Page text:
* Prop-traders took big short positions early in winter
* Mild winter created oversupply and pulled down prices
* Threat of Russia gas cut caused many short trades to shut
By Henning Gloystein
LONDON, March 5 The crisis in Ukraine has ended
one of the biggest short positions in recent European natural
gas trading as the threat of a Russian supply cut forced
speculative dealers to close positions they had profitably held
In gas markets, the natural sellers ahead of the winter,
when demand reaches a peak, are gas producers like Russia's
Gazprom and Norway's Statoil.
They typically sell to utilities that have to restock their
inventories in order to be prepared for shortages in case of
extreme cold or unforeseen supply disruptions.
The difference between the outgoing winter season and
previous years was that utilities bought unusually large amounts
of gas in order to refill inventories after the long winter of
2012/2013, fearing a repeat of last year's squeeze when storage
sites across Europe were almost depleted.
This situation created an opportunity for speculative
traders, also known as prop-traders, who looked at seasonal
weather forecasts and saw a strong likelihood that there would
not be a repeat of last year's long winter, creating a gas
overhang and a short-trading opportunity.
"Inventories were full and it was one of the warmest winters
on record across Europe, so it was clear that prices had to
correct downward," said a gas trader with a major financial
player in London.
Benchmark British gas futures for delivery next summer
dropped 15 percent in value between December 2013 and late
February of this year, and other energy products also registered
"It is logical that it wasn't the suppliers who shorted the
market," he added.
An investor who borrows a product from a broker and then
sells it is said to have a short position. The investor must
eventually return the borrowed product by buying it back from
the market. If the product has fallen in price, the investor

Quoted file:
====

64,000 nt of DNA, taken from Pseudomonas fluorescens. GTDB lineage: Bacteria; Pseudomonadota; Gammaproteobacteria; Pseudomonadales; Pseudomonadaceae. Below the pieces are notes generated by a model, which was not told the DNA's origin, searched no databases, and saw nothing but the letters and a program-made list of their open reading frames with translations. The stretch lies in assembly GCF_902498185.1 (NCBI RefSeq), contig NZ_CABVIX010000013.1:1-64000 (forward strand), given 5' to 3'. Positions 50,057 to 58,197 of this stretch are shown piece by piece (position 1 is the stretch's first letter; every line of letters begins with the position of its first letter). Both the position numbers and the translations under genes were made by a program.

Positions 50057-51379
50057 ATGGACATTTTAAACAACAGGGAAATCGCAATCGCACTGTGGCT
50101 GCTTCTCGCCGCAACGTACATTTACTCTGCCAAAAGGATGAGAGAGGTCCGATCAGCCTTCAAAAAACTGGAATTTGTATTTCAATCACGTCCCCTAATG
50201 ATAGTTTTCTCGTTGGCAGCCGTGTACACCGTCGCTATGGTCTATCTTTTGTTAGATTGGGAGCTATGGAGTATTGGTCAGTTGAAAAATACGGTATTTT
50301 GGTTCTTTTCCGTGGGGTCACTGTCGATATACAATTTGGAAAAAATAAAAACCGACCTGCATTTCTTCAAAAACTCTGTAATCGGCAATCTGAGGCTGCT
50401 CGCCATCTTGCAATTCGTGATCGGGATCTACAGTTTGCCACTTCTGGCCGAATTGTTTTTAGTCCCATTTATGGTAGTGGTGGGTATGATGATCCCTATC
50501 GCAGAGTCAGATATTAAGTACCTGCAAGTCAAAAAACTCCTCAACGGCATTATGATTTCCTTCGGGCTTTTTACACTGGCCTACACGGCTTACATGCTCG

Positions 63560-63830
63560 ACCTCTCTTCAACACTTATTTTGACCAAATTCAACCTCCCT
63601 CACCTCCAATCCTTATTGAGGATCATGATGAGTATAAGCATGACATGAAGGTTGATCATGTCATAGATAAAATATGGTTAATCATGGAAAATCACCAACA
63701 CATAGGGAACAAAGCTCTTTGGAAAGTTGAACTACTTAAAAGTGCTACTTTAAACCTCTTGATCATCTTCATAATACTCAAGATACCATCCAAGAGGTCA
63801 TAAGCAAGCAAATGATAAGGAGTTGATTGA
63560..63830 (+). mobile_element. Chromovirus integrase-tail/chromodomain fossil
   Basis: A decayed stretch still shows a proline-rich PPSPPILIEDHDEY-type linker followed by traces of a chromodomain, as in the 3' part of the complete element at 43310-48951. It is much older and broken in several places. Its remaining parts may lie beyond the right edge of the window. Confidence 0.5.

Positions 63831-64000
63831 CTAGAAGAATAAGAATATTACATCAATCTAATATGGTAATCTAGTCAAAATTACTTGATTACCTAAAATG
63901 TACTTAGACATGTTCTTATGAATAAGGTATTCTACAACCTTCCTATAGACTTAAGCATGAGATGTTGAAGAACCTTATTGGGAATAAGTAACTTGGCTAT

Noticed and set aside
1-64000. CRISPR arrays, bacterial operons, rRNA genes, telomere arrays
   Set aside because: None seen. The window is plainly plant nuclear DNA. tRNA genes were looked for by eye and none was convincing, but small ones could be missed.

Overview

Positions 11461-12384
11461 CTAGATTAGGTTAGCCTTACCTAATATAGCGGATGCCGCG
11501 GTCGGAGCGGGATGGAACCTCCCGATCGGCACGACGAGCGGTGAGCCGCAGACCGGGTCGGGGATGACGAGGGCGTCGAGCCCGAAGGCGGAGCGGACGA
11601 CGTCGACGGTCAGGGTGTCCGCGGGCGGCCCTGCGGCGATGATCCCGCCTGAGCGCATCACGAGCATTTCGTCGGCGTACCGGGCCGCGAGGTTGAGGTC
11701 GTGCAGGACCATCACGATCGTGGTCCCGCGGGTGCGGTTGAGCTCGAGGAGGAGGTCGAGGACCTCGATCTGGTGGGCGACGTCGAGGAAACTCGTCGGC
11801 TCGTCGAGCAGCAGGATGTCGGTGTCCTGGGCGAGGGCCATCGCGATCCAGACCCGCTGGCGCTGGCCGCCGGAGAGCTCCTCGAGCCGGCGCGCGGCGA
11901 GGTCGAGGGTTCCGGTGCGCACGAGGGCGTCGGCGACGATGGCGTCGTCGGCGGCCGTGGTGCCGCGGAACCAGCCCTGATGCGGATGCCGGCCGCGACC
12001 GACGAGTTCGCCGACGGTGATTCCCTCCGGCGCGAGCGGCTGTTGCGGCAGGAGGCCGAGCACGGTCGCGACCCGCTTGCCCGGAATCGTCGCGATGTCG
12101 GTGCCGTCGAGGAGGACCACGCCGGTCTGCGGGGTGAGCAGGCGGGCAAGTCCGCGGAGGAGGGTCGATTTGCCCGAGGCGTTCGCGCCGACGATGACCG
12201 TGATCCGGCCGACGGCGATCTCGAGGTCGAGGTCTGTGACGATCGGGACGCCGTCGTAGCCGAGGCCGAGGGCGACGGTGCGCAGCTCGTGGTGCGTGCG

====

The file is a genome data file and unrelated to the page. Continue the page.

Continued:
buys it for less than it was sold, creating a profit.
"Being short throughout the first quarter (of 2014) worked
great. Storages weren't being depleted like last year and there
was a decent gas surplus," said one prop-trader.
Reuters data shows that German gas inventories, Europe's
largest, are currently higher than at any point for this time of
year in half a decade, and overall European storage levels are
also healthy, creating a large gas surplus.
UKRAINE FORCES OUT SHORTS
Conditions changed last Monday when the market began
anticipating a Russian gas cut to Ukraine, through which pass
about a third of Russia's supplies to western Europe, sending
benchmark European gas prices up 10 percent.
"There was a bump in the road with Ukraine and Russia's
sabre rattling. There were a lot of big short positions out
there. Some of those shorts got closed, but there wasn't enough
liquidity to close all those positions, so there was a lot of
pain on Monday," the prop-trader said.
Market participants said the situation began to ease by
Tuesday when it became clear that Europe's high gas storage
levels would be able to deal with a short-term Russian supply
cut, which itself has since been deemed unlikely.
"We believe disruption concerns and recent gas price action
are overdone," Goldman Sachs said in a research note this
"Those that are still short because they couldn't close
their positions due to low liquidity will sigh with relief,
because if Russia doesn't cut supplies there is still downward
space in gas prices and opportunity for short players," a
utility trader said.
Market sources said this winter's downward price trend was
reinforced by aggressive prop-traders who moved into the market
and replaced big banks, many of which have scaled back or shut
their European energy trading desks.
"Where the banks left, small but aggressive London
hedge-funds and big Swiss merchant houses have moved into the
market, increasing price volatility by taking aggressive,
lightly hedged positions," a trader with a major supplier said.
Many of these funds and merchants took short positions last
winter, industry sources said.